School News

Two Female BBAs Launch CPG Startup Promoting Healthy Eating, Aimed at Gen Z and Millennials

By Alexa Tran

Taylor Hurley, BBA ’21, and Jacqueline Sun, BBA ’21, are looking to take a big bite out of the growing market of Gen Z and Millennial customers looking for healthy and convenient breakfast options.

After using nearly all the resources available to them as students at the Ross School of Business, the BBAs recently launched Brassi — a CPG startup that is upping the nutrition, taste, and convenience of oatmeal by adding cauliflower to its oats. 

Each cauli-oats bowl can either be eaten like traditional oatmeal or made into pancakes, and is packed with 10 grams of plant-based protein, seven grams of fiber, and sneaks in a (hidden) veggie as well. The first two flavors are Apple + Spice and Cacao + Coconut.

Taylor Hurley (left), BBA ’21, and Jacqueline Sun (right), BBA ’21

“Our mission is to make good food that makes you feel great. We want to partake in and eventually become a leader of the healthy food revolution. We believe in fueling ourselves with real, nutritious foods to get the most out of life,” said Sun. “Beyond our individual health, we also understand the importance of a healthy planet and do our best to incorporate sustainability into everything we do.”

The idea for Brassi came to fruition when Hurley began mixing cauliflower into her oatmeal over the summer, and her recipes soon began to catch on among friends and on her food blog. She then recruited Sun, who she met during their first year at Michigan Ross. 

Hurley said the name Brassi derived from a shortened version of Brassica, the family of vegetables cauliflower belongs to. The idea is that similar to the foods they make, there is a (hidden) veggie in the name. For added convenience, Brassi bowls can be prepared via microwave, stovetop, or made as overnight oats.

Before their official launch in early March, Hurley and Sun have already achieved success with Brassi. They recently won the New Enterprise Forum Pitch Pit competition among other college student-founded startups. In addition, they received more than 500 presale orders.

Engaging with the Michigan Ross community 

Hurley and Sun have utilized many Michigan Ross resources in helping them launch Brassi.

At Ross, the two BBAs attended Zell Lurie Institute office hours, which are available to all University of Michigan students who are looking for support in starting a business.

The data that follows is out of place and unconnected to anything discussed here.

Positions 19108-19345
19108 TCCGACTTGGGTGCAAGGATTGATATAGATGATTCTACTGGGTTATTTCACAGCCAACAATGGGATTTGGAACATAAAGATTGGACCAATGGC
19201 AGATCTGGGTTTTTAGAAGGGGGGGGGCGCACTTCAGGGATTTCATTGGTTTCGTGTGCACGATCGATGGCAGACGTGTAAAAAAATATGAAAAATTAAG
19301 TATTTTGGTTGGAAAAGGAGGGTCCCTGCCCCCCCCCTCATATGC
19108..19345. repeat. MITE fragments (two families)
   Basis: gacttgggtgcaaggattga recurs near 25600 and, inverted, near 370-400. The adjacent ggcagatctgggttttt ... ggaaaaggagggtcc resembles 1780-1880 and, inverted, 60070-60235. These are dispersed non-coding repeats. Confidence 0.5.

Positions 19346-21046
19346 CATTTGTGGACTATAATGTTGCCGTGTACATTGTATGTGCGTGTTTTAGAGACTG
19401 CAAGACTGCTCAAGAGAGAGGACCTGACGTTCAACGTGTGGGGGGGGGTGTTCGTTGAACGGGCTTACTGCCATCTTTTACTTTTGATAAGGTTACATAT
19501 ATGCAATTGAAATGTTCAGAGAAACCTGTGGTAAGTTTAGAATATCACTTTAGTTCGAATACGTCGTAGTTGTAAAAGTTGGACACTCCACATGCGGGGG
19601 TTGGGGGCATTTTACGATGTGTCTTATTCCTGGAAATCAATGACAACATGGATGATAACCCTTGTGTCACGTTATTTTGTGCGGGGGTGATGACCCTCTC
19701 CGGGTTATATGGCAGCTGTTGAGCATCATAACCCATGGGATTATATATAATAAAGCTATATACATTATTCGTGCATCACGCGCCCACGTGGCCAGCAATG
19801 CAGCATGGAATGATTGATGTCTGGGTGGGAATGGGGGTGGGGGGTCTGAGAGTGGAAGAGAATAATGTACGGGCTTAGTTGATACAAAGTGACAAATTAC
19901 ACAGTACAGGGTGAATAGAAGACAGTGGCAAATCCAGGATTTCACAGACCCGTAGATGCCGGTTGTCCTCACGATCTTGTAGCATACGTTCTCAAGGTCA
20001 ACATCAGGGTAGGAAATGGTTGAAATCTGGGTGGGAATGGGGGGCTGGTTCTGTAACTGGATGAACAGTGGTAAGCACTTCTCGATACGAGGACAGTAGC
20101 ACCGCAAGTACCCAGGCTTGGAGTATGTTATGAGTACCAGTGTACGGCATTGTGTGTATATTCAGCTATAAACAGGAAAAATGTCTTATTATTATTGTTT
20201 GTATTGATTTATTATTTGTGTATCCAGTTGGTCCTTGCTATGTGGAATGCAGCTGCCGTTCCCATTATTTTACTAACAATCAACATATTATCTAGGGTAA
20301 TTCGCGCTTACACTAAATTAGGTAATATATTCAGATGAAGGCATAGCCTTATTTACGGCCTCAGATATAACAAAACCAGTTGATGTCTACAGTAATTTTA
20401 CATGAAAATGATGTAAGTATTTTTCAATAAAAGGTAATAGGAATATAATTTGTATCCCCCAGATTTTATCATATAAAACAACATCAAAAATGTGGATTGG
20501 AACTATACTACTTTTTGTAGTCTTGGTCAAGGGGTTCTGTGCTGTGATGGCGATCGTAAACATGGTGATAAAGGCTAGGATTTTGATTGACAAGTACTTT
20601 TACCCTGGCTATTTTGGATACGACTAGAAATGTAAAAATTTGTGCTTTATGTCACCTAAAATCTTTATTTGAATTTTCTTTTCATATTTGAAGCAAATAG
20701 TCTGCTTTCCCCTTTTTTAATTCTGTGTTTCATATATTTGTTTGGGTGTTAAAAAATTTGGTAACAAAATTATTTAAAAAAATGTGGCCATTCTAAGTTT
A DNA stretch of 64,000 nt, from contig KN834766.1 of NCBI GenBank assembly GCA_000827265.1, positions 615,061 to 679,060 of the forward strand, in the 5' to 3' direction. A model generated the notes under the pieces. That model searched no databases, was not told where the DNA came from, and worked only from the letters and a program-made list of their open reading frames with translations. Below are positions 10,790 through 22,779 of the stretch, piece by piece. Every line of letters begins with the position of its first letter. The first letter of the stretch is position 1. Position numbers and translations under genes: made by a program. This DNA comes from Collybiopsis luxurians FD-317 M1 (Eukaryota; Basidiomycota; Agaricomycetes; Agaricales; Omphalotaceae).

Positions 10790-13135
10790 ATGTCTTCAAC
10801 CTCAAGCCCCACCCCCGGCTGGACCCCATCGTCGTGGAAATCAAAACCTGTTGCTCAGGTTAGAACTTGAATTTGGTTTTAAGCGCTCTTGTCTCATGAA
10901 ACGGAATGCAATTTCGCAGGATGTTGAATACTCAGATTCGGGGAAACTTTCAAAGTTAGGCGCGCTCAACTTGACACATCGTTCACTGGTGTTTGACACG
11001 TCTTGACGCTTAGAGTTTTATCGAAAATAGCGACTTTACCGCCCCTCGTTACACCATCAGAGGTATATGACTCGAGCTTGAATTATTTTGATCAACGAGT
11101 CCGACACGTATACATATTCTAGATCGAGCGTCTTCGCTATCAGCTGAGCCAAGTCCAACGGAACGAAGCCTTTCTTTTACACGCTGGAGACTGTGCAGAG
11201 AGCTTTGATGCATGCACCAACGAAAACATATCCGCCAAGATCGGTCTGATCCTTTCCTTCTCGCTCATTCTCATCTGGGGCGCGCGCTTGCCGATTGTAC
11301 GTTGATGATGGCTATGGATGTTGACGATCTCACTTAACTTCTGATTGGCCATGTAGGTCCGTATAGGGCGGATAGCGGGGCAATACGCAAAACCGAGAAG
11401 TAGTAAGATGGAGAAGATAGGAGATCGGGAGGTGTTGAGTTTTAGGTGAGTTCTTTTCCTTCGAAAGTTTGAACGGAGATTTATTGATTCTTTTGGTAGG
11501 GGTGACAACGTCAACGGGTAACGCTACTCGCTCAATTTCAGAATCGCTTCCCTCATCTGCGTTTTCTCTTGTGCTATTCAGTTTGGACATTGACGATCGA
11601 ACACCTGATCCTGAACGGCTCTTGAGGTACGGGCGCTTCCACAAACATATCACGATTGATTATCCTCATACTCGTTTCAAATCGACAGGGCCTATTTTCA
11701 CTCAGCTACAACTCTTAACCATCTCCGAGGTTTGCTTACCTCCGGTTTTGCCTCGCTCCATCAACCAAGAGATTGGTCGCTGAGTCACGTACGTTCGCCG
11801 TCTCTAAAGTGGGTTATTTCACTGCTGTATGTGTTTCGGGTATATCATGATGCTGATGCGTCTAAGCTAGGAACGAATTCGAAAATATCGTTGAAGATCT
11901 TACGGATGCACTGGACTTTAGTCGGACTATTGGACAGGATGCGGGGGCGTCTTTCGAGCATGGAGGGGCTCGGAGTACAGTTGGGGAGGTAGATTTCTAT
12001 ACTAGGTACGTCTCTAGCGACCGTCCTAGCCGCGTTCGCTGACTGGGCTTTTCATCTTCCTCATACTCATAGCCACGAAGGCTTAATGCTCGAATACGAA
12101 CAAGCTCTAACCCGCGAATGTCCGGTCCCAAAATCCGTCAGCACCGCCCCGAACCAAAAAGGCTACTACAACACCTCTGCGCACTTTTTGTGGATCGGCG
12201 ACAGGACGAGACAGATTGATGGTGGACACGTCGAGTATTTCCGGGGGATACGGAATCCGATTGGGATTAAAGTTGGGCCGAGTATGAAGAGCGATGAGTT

“Our office-hour appointments were particularly helpful to us in helping with branding, packaging, and working on our business model,” they said. Among the ZLI members they met with were Stewart Thornhill, Eugene Applebaum Professor of Entrepreneurial Studies at Michigan Ross and executive director of ZLI; Eric Svaan, lecturer of technology and operations at Ross; Rashmi Menon, entrepreneurial studies lecturer at Ross; Anne Perigo, associate director of ZLI; and Jim Price, lecturer of entrepreneurial studies.

Additionally, a class that Hurley found particularly helpful was MO 440: Building Healthy Business, where she applied class concepts to helping launch Brassi. She emphasized that Thornhill taught her ways to create and capture value in the health, wellness, and personal resiliency sectors.

Hurley and Sun also used the Ross alumni network and reached out to the founders of GoNanas, another female-founded CPG company; SMPL, an organic snack brand, and Prayani; an Indian style yogurt dip brand for advice and guidance on launching Brassi.

Additionally, the two are partnering with U-M student organizations, including 180 Degrees Consulting Club, which will be helping with their SEO strategy, and Michigan Music Business Club, which created a Spotify account for the brand (@eatbrassi).

“It’s great getting to work with other students who are passionate and driven,” Hurley said.

Female entrepreneurship at Ross

The duo shared what they have learned so far on their entrepreneurship journey. 

We’re lucky that in the food and CPG space there are a growing number of Ross alumni companies that are women-owned and female-founded, so we have had a lot of support through that network. We think that people do have a certain perception of us being young women, but we know our worth and what we can bring to the table.

Taylor Hurley, BBA ’21

Sun and Hurley’s advice for female entrepreneurs is to “just start.”

“For coming up with an idea, write down little annoyances of everyday life and solutions, as this gets you into an entrepreneurship mindset,” advised Sun.

Hurley added, “Leverage your woman-strong network! There are so many mentors as well as groups to support you. We talked to MBAs in Women Who Launch a lot for help.”  

Other resources and programs available to U-M students they recommended were Optimize and Eugene Applebaum Dare to Dream grant program

Read more about how the BBAs launched Brassi

Learn more about Brassi

Featured Faculty

Stewart Thornhill
  • Executive Director, Samuel Zell & Robert H. Lurie Institute for Entrepreneurial Studies
  • Eugene Applebaum Professor of Entrepreneurial Studies
  • Professor of Business Administration
  • Area Chair of Entrepreneurial Studies
Sarika Gupta
  • Managing Director
Jim Price
  • Adjunct Lecturer of Entrepreneurial Studies